Family Living Expenses Surge Higher in 2021
With nearly every expense category in farm budgets trending higher, it doesn’t come as a surprise that the latest data confirm family living expenses turned higher in 2021. This week’s post steps back to consider the latest data and long-term trends of one of the most difficult expenses for farms to measure, budget, and benchmark.
Family Living Expenses Soar in 2021
Figure 1 shows the Kansas Farm Management Association’s (KFMA) annual estimate of family living expenses going back to 2000. In 2021, family living jumped 14.1% higher, to $82,000. Not only is family living significantly higher than the previous high of $74,447 (2014), but it’s also the largest annual change going back to 2000. Previously, the 11% annual increase in 2007 stood as the largest year-over-year adjustment.
One of the challenges with family living costs is that they have a way of creeping up over time. Since 2000, family living expenses, per the Kansas data, increased from $35,000 annually to $82,000, more than doubling in 21 years. At first, this seems like a big jump, but on average, the expense has grown at an annualized rate of change of only 4.2%. Such a slow rate of change can make it tempting to hold the budgeted expense unchanged from year-to-year. However, after several years, say five or 10, the category significantly changes.
Additionally, keep in mind that family living expenses – at least in the KFMA data – had been largely unchanged since 2011. The tight farm margins starting in 2014 caused producers to tighten their belts, and, overall, producers benefited from an economy that had extremely low inflation rates throughout the 2010s. This is all to say that while the 14% annual increase is a big adjustment, we should keep it in context and remember that family living expense was largely unchanged for a decade.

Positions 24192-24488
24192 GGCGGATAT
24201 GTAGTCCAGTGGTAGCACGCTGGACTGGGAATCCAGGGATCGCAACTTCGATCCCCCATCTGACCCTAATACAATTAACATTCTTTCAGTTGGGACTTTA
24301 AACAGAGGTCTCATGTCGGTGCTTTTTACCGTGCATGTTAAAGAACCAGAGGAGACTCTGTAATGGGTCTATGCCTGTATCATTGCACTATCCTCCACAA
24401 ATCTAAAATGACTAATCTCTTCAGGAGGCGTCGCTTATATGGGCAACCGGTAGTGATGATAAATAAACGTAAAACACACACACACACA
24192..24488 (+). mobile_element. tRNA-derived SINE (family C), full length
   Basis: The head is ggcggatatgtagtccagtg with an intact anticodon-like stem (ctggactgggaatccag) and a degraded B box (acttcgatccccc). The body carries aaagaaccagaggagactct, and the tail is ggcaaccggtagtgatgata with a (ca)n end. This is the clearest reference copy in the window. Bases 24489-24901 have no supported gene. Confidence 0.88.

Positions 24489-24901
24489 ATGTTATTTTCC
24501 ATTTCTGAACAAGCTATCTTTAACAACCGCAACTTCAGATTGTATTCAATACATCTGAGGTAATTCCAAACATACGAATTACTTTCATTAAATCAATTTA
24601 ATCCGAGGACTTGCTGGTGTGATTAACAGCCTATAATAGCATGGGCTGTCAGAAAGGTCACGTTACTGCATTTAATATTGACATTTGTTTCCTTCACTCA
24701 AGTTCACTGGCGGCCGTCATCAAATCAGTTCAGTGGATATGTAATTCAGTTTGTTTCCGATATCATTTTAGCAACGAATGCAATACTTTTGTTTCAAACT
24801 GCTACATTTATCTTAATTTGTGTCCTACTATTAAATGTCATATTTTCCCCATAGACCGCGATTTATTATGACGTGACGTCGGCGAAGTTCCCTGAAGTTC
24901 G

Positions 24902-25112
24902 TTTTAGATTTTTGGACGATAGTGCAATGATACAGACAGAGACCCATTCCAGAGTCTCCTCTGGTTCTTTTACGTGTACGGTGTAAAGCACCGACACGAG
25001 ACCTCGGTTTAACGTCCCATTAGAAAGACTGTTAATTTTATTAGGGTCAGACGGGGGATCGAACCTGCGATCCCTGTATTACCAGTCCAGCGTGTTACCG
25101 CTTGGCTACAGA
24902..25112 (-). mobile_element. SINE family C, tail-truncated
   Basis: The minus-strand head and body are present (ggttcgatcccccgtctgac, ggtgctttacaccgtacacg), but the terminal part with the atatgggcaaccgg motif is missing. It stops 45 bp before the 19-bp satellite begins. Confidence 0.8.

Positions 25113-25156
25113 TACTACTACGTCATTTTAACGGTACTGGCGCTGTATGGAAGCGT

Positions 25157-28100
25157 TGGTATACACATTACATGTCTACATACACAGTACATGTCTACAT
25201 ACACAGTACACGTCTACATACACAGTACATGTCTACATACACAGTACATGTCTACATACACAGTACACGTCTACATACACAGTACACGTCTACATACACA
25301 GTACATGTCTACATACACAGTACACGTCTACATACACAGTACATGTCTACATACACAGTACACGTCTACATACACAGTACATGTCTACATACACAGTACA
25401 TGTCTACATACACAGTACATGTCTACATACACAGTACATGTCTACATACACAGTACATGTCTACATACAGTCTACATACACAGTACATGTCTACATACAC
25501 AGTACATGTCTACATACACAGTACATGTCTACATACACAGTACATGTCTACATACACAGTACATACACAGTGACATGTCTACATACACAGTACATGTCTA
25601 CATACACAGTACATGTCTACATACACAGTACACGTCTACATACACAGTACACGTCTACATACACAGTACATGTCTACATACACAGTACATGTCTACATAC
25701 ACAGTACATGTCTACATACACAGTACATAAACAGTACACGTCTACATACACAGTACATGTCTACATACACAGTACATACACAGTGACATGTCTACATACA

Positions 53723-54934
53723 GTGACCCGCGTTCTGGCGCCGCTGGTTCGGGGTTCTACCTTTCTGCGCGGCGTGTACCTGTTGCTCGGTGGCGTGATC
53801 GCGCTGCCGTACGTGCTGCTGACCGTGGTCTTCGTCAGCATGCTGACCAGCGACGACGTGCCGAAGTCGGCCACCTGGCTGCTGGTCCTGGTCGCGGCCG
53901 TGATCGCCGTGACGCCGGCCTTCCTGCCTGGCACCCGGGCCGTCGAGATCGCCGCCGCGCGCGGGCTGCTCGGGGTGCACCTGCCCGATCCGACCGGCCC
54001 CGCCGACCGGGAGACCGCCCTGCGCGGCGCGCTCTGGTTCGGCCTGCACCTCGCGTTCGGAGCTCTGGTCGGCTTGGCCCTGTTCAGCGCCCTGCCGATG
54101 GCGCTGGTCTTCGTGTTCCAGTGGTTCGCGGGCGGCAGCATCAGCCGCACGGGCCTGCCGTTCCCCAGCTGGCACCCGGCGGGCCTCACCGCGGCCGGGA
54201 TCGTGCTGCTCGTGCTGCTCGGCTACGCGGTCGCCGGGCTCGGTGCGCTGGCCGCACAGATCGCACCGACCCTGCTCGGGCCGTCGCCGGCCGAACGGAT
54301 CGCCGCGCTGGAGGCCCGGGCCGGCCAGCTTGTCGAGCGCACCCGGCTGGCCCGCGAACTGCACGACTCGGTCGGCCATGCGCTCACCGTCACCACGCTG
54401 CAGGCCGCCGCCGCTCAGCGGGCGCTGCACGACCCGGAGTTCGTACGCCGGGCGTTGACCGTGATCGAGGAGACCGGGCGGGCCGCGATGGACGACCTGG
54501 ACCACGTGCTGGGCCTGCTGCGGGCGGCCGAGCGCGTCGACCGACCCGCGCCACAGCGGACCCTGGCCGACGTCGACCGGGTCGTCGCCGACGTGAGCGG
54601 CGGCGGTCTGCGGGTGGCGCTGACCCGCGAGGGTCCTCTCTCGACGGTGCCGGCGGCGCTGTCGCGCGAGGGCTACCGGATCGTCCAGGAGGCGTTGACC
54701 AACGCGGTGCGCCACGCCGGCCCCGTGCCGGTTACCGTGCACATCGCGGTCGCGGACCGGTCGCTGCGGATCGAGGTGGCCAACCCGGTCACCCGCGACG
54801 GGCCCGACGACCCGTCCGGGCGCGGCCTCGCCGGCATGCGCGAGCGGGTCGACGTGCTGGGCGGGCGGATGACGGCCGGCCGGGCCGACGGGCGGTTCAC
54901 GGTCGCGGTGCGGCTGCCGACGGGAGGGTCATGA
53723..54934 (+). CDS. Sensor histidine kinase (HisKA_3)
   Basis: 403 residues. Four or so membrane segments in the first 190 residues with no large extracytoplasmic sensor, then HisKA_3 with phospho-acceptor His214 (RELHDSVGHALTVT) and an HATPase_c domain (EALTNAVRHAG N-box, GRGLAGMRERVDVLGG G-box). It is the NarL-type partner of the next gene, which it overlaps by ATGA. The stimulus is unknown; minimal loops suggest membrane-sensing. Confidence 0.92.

Lastly, the uptick in 2021 could be attributed to broad inflation in the economy, as well as profitable conditions in farming. It should also be noted that some of the 14% increase could be seen as a recovery after the 3% contraction in family living expenses observed during 2020.
Wrapping It Up
The combination of inflationary price pressure and an improved farm economy resulted in significantly higher family living expenses for farms. After nearly a decade of little to no change in the category, many will likely need to revisit and update their projections for 2022 and beyond.
There are two major caveats to keep in mind with these data. First, we haven’t considered the income tax liability that would be generated to cover this family living expense. This is to say, if family living expenses are $80,000, the total needs would likely be higher as personal income taxes would be incurred.
Second, there can be a significant difference between family living expenses and what should be included in a farm budget. If household income includes an off-farm component, farm budgets should include the on-farm income.
These caveats might seem trivial, but they can have a significant effect. For example, if the family’s living expenses are $80,000 annually, the farm might need to budget more than $80,000 if there is no off-farm income and income tax liabilities are generated. On the other end of the spectrum, the family living expense line in a farm budget could be negative if off-farm income is sufficient to cover all family living expenses and the excesses are funding farm growth.